16. Given I have been comparing this stage of the eruption to Pu’u O’o, I decided to overlay a graph of Pu’u O’o at various stages of growth with the growing Ragnar cone.

    It is growing very fast, its as big as Pu’u O’o was in August 1984, or just over a year old at that point. Granted Pu’u O’o was sending all of its lava flowing long distances away from the vent but its really incredible how quickly we are watching a mountain form.
    I suspect though if this geysering behavior persists the intervals between fountains will get longer and the volume and duration of fountaining episodes will increase.

    • Ragnars lava looks also just as fluid
      Been flowing like liquid aluminium torrents today .. as the cone fills up
      Very Impressive today as the lava torrents crashed against obstacles and splashing into sheets of lava!
      Looks like this is the most fluid lava ever seen in Iceland by camera? Silvery smooth lava glass draped channel surfaces.. just like infant Puu Oo. Ragnar much lower viscosity than even Holuhraun?

    • Viscosity at Ragnar vent is very low indeed! Probaly just as low as Halema’uma’u vent.. and perhaps Nyiragongo

      Viscosity seems to have gone down alot the recent days of this eruption vent ..

      Whats Chads opinion? Its still getting hotter?

      • Probably this lava is erupting right out of the mantle, as in it doesnt stop at all anywhere on the way up like the earlier stuff could have ( early stuff was maybe sitting in the dike for a few weeks).

        With this in mind I think a temperature of 1300 C is not out of the question 🙂

      • Assuming it will go that way if Nar continues erupting at the current pace ..
        Is the lava hot enough, fluid enough, with a sufficiently high flow rate to make it to the ocean ??

        • Lava tubes and the crust of lava flows insulate the lava inside so that it can flow long distances without cooling too much. Lava tubes are best at insulating, the lava can flow tens to hundreds of kilometres, keeping basically the same temperature, even if they erupt at low rates.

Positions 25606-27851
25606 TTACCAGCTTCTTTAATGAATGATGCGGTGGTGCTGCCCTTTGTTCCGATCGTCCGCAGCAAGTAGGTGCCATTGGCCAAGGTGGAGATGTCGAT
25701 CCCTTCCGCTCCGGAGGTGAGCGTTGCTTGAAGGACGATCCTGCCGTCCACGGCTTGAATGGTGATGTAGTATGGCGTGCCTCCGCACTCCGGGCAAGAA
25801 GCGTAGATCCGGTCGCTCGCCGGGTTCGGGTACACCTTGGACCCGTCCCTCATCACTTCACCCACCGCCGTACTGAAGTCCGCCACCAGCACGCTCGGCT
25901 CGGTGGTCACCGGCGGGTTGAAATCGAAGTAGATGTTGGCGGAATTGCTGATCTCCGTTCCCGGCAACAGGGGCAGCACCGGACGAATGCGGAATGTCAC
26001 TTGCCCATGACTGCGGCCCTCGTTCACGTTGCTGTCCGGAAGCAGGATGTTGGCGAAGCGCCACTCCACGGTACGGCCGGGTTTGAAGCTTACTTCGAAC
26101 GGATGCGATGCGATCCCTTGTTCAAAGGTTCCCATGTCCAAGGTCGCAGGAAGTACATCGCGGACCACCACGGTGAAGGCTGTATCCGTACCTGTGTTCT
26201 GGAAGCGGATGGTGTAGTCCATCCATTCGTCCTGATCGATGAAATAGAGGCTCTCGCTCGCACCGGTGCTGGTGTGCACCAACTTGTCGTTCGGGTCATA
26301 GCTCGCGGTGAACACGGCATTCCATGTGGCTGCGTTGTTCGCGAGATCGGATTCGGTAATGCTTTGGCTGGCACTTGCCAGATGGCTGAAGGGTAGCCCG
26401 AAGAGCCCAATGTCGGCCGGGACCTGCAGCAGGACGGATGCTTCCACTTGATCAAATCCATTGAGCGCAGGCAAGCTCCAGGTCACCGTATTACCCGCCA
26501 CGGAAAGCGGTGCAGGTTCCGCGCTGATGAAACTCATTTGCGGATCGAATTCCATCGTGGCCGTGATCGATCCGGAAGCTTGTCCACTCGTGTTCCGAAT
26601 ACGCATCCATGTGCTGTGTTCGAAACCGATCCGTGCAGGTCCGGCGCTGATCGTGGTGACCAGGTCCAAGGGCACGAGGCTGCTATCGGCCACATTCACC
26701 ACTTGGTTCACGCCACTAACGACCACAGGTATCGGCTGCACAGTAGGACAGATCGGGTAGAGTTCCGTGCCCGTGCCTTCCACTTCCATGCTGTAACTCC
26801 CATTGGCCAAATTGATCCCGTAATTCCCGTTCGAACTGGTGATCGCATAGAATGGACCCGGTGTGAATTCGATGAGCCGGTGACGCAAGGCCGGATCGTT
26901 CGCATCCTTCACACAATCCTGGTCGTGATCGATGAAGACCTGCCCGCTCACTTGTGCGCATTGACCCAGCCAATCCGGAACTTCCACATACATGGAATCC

• As Héctor say.. we needs slower eruptive rates to form lava tubes…
          Lava tubes are incredible insulators… some tube feed flows on Jupiters moon IO are
          400 kilometers long! One tube feed Pahoehoe Rhajamundry flow of Deccan Traps is 1500 kilometers long. The slivery crusts on slow ponded channels are good insulators too.. it allowed the 16 km long Fissure 8 channels to stay smooth… almost down to the ocean

          But lava tubes are best insulators and specialy deeply buried ones. Lava tubes are so good at insulating… that after being active for months their floors start to melt and can be scarped away by the moving flow, resulting in deep tubes, the walls of tubes can be insanely glass smooth and full of decliate flow structures that can only form in that hot furnace like enviroment


      Liquid aluminium is also an insanely scary substance.. because its much denser and conduct more heat than flames do to the body. Getting that stuff on the skinn is terrifying.

      Lava is just as bad too.. But it low thermal conductivity and and outer lava skinn chills against objects for small spatter chunks

      Still both are terrible to be burned in
      Aluminium spatter perhaps worst because of its density and High thermal conductivity

      • Copper is the same, but it is as hot as lava. It is also over twice as dense as lava.

        I think probably the scariest liquid metal though would be titanium, 1700 C and it ignites itself in the atmosphere. I read somewhere it burns in air, normal air, at 4000 C… I assume it is only hotter still in pure oxygen. I can only imagine how hot it is if you burn it in a really energetic oxidant like ozone or nitrous oxide, or fluorine…

        • Titanium aside from this issue is beautiful for screws, also in medicine.
          I read recently that the so called DR of Kongo is having problems near Goma because of groups wanting to get a grip on resources there. Easy to figure when you read a volcano site.

          • Yes it is very unreactive under 400 C, forms a thin oxide layer that is insoluble in pretty much everything, same with aluminium. I think only aqueous HF can attack it because it forms H2TiF6 which is water soluble, but anhydrous HF or any other acid does nothing.